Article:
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Soulful Ne-Yo Adds His Own Masterpiece To R&B Genre

Heights Staff

Published: Wednesday, November 7, 2012

Updated: Wednesday, January 9, 2013 18:01

Since “So Sick” first permeated the charts in 2006, Ne-Yo has been a distinctive force in music, with his singles valued as nothing less than industry gold. Yet his fourth studio album, Libra Scale, never measured up to previous efforts. After shaving off his stylistic peach fuzz, Ne-Yo returns this November with R.E.D. (Realizing Every Dream), with newly-grown artistic stubble evident in his work.

In “Cracks in Mr. Perfect,” Ne-Yo opens the album with an intelligently posed concession of his faults in character. It’s a portrait of an industry’s obsession with human fallibility. With infidelity, sexual irreverence, and fiscal irresponsibility so deeply ingrained in the culture of songwriting, it’s refreshing to see an artist candidly address these motifs: “I know it may sound silly to you / Truthfully it silly to me too / But that’s what makes this song so true.” Ne-Yo’s sound on this track pulls heavily from contemporaries like Frank Ocean and John Legend. It’s more tastefully produced than what we’ve heard from him before. “Lazy Love,” the first single off the album, is a first-class outing in songwriting and musicality. Ne-Yo breaks away from the prepackaged punch typical of today’s R&B. Instead, he celebrates the soulful, organic nature of the genre, namely what Usher failed to accomplish this year with Looking 4 Myself.


The album’s second single, “Let Me Love You (Until You Learn to Love Yourself),” is the blockbuster on the album, adopting a Europop sound,  and providing all the explosive energy expected of Ne-Yo. But however laden it may be with dance beats and synth riffs, the single’s true focus is songwriting. Ne-Yo advances the notion of human imperfection introduced in “Cracks in Mr. Perfect,” developing it into a basis for self-love: “Girl, let me love you / And I will love you / Until you learn to love yourself.”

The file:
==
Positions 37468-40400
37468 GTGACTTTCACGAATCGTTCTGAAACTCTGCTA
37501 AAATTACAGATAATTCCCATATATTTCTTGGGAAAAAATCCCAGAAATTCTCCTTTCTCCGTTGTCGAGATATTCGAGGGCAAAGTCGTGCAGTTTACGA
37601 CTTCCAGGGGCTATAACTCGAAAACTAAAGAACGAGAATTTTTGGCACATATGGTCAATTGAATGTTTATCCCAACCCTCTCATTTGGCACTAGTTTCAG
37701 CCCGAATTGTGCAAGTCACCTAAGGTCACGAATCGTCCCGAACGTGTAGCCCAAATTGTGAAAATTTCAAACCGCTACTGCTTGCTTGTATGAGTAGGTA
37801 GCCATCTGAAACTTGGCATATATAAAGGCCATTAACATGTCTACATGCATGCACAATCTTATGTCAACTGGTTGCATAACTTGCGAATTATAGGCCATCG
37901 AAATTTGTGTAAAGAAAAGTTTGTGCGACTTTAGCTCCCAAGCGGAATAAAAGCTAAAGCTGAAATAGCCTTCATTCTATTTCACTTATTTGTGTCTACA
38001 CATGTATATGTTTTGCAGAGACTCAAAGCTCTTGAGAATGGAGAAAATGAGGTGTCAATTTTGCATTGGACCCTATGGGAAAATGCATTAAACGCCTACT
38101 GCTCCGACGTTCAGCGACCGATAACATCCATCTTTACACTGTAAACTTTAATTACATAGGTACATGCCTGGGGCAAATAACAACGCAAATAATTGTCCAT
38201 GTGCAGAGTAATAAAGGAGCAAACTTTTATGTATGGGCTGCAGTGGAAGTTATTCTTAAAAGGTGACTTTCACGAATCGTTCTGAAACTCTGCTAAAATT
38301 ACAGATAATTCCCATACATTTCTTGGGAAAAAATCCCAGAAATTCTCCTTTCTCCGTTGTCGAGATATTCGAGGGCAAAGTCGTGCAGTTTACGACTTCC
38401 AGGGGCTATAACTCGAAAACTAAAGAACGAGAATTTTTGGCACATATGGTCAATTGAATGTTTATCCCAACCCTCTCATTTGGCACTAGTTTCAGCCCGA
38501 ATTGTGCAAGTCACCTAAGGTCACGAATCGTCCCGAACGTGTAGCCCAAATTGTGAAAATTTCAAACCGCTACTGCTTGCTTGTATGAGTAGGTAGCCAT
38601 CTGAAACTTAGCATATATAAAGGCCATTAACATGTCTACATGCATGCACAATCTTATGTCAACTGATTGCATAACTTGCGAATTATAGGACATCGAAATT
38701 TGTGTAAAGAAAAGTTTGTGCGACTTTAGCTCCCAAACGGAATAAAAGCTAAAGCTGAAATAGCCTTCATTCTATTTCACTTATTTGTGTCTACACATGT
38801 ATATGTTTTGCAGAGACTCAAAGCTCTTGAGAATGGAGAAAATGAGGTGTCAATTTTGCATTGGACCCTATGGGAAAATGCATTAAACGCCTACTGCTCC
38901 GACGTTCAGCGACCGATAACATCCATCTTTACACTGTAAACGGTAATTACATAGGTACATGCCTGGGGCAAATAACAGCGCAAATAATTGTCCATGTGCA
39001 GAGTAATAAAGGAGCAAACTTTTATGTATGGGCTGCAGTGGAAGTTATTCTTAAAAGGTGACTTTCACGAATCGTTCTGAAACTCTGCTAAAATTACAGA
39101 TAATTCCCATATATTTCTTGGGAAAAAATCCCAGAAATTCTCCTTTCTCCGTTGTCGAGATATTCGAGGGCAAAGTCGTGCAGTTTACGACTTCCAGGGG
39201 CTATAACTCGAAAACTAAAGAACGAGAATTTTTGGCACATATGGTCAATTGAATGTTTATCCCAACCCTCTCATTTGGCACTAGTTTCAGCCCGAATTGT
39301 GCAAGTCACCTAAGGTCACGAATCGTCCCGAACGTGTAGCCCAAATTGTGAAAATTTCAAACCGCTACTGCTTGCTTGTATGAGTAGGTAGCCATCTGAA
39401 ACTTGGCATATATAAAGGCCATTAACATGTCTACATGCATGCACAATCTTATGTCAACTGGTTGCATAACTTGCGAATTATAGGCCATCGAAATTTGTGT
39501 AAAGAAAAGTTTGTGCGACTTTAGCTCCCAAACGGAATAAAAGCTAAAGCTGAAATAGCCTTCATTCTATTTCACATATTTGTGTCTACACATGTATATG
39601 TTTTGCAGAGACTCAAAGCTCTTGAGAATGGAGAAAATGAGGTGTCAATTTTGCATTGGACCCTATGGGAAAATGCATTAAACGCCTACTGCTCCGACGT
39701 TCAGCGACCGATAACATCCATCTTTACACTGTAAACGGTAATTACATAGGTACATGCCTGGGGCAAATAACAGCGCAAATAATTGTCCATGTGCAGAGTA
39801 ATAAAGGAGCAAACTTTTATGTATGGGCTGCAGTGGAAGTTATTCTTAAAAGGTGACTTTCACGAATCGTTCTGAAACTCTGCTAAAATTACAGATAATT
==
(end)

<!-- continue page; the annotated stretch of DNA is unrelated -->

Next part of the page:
One of the greatest strengths of R.E.D. is Ne-Yo’s emphasis on genuine relationships. In “No Church in the Wild,” Kanye West all too appropriately posed, “Love is cursed by monogamy.” Pop culture’s recent struggle to deconstruct the conventionalities of love is not without artistic merit, but Ne-Yo’s effort to rebuild them is a strikingly bolder stance. “Don’t Make Em Like You” is the album’s “toast to the ladies with class.” Ne-Yo salutes the girls who leave the club early for work or class the next day, proposing that the foundation of love is this sense of self-worth. “Be The One” is the story of saving a girl from a seemingly abusive relationship: “I don’t know the whole story / But I’m assuming it wasn’t your fault.” Throughout the album, there’s this overwhelming sense that Ne-Yo is simply a good guy. In the spirit of Marvin Gaye’s “Let’s Get it On,” Ne-Yo stays true to his R&B roots by throwing “Stress Reliever” onto the album. No matter how you dress it up, it’s a song about making the nasty, but more than that, it’s an experimental endeavor, best compared to efforts of Canadian artist The Weeknd. In stark contrast, Ne-Yo teams up with country star Tim McGraw on “She Is,” creating an exceptionally mature country-R&B lovechild. The ability of R.E.D.’s sound to transcend genres gives Ne-Yo’s work a newfound importance—it’s not about the killer singles as it was before, but rather the push-and-pull required to reinvent R&B. Ne-Yo teams up with Fabolous and Diddy on “Should Be You,” the “Marvin’s Room” of the album. It explores a darker longing for relationships past: “As I lay here with some girl I don’t know / In the back of my mind, one million times / I tell myself it should be you.” It’s another “Crack in Mr. Perfect,” and the painful honesty behind it makes it one of the album’s best tracks.

Calvin Harris and Ne-Yo’s super-single “Let’s Go” makes its dramatic appearance as a bonus track on R.E.D., but it’s important to note it acts as a frame for the album, as opposed to Ne-Yo’s previous efforts in which the album framed the singles. In this regard, R.E.D. does more than just revitalize Ne-Yo’s career: it redefines it. It’s an R&B album certainly not lacking in fireworks, but truly becomes a spectacle by the means of its art.

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